If you’re hanging meat in a tightly enclosed space, like a small shed, or anywhere else without adequate air flow, it’s not a bad idea to crack a window or open a door. Some people will run a fan, but be careful about overdoing it; you can really speed up the drying process this way.
You do need to check the internal temperature of your meat regularly. Jab a meat thermometer into the center of the quarters near the bone. If it starts edging into the mid-40s and stays there, get your meat cooled down by placing in in the freezer for an hour, or get it butchered and in the freezer immediately.
Aging Meat Basics
There’s a lot of debate over how long to dry age and hang meat. We generally go at least a week, but usually not more than two weeks. You can certainly go longer than that if the conditions are safe to do so, but we’ve found that past two weeks, you’ll start to lose a significant amount of meat to drying.
There’s other factors to consider when deciding how long to age venison. A young animal generally requires less hanging time than an old one. Animals that don’t die within seconds of being shot can have a stronger “gamey” or off flavor. You can hang an animal that didn’t die quickly for a longer period of time to mellow out those flavors.
If you’re working with a whole deer, gut it and hang it with the skin on-just don’t let it freeze or getting the hide off is very difficult. Hanging with the skin on prevents the meat from drying out but you’ll still get the benefits of aging.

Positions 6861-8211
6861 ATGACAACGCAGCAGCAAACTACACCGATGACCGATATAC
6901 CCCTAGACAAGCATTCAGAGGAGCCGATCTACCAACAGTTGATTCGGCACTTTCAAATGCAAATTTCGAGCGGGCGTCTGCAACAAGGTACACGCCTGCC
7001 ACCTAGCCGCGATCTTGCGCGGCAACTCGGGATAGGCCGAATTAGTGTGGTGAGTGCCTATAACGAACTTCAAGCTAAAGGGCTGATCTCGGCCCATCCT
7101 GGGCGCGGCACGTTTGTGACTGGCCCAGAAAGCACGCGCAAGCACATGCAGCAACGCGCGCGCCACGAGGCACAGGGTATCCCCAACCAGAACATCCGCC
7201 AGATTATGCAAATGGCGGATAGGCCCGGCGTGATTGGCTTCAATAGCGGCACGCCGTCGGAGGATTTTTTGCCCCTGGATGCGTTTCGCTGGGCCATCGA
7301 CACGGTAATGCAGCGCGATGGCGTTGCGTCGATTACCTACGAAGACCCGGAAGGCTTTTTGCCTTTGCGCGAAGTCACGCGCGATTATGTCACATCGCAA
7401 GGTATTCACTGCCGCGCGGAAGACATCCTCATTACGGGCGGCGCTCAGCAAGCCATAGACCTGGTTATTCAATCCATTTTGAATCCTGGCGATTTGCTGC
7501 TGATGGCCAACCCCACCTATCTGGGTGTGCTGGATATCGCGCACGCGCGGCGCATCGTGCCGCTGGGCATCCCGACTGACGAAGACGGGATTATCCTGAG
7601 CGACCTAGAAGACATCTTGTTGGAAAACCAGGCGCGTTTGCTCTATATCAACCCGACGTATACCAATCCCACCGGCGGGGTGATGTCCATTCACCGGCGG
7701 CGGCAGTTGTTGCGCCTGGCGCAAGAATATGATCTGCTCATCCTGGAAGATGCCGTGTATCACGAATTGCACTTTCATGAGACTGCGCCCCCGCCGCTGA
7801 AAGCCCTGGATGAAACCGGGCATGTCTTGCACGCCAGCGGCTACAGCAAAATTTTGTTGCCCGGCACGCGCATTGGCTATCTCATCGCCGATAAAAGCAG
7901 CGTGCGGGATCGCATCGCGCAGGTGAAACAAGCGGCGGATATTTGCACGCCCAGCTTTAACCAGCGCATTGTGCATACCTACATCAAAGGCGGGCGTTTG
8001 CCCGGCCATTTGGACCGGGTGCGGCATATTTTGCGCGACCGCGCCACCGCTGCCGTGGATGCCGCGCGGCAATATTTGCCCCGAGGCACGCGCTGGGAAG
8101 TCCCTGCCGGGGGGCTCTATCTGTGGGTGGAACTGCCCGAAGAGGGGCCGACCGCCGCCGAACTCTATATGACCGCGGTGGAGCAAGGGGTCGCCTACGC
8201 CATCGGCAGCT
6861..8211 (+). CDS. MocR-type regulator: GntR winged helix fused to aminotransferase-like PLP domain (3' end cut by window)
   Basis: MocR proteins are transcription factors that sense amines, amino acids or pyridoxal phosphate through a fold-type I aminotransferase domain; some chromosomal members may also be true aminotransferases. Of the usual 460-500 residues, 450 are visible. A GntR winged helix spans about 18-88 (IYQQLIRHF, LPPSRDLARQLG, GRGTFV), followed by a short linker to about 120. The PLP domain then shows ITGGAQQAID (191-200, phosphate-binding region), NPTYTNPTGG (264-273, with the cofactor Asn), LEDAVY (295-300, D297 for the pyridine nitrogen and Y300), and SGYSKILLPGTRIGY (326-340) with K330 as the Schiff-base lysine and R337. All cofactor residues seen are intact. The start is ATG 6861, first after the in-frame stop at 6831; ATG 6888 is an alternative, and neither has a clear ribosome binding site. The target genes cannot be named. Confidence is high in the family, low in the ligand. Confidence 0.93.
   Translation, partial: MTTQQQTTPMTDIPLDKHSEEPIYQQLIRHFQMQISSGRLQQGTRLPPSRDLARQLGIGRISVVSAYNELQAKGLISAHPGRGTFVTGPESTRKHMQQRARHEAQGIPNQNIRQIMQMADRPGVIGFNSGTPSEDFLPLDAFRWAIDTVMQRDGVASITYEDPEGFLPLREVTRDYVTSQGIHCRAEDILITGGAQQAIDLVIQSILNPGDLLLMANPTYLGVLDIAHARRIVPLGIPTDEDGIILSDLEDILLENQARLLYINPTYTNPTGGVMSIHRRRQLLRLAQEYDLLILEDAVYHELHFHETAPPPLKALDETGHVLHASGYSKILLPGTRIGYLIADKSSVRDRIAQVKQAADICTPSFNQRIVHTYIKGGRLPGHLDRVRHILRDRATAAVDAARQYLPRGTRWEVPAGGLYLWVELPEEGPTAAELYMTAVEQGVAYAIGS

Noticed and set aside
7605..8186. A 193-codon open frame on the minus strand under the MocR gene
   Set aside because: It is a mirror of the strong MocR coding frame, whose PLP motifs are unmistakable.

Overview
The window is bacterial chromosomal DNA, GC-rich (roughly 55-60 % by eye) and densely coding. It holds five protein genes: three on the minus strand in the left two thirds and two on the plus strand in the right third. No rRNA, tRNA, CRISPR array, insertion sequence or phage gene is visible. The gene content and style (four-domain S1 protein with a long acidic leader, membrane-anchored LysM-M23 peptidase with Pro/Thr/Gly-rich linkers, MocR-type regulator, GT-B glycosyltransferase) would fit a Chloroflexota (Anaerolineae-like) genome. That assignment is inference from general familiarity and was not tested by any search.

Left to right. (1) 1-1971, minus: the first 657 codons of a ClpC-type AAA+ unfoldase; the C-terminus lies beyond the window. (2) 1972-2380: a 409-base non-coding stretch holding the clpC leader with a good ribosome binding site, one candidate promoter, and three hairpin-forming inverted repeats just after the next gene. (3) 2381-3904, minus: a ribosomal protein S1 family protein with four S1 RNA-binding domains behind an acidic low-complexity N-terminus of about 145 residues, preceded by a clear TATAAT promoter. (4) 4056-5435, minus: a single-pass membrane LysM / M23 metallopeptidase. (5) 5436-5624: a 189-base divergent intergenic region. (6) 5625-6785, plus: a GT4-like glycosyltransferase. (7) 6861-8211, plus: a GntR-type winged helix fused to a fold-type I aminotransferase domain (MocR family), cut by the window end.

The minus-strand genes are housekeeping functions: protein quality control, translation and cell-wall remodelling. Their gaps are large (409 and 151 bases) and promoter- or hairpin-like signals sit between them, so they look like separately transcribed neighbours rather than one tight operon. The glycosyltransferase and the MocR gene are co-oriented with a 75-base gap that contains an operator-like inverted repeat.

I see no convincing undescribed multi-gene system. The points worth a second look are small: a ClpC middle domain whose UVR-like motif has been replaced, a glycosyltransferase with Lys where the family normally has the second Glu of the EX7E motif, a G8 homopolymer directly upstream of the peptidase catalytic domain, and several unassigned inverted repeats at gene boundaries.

If it’s so cold meat will freeze solid in your barn, or so warm it’s going to spoil in in the garage, you’ll need to hang or rest quarters in an old refrigerator. A lot of folks do this and run a fan on low power periodically over a bowl of water. You can get very close to achieving ideal aging conditions doing this.
It’s not the best idea to dry age smaller cuts of meat like tenderloins, backstraps, or even bone-in ribs in an outside environment for very long. They dry out fast and there won’t be much meat left after a couple days. Instead, try dry aging steaks or roasts on a wire rack above a cookie sheet in your refrigerator for 3-7 days. An even better alternative is to try this wet aging technique.
I live in Colorado, which is a dry environment where outside humidity levels rarely reach recommended levels, but I’ve never had any problems with dry-aging meat here. I just butchered a cow elk whose quarters hung in my garage for ten days, and the meat is some of the best I’ve ever eaten. If you live in an arid environment and are worried about losing meat to excessive drying, you can set up a humidifier in your garage while your meat ages.
Don’t worry too much if any white mold forms on the outside of the meat after several days. Just wipe it off. Black, grey, or green mold is more of a concern. Cut well below and around that area to remove the mold, toss it and get the rest of your animal butchered and in the freezer.
Storing meat in a cooler on ice is not a great way to go about aging. There’s no air flow, and the meat tends to get wet. It’s fine to do this for short-term transport, but we would recommend getting it butchered without aging instead of allowing to sit on ice in a cooler for extended periods of time.
If you’re still leery about giving dry aging a try, give it a go with a single quarter and butcher the rest of your deer or elk without aging. That way, in the unlikely event something were to go wrong, you won’t ruin an entire animal. Chances are everything will go just fine, and you’ll become a believer in dry-aging your venison.
Feature image by Chris Gill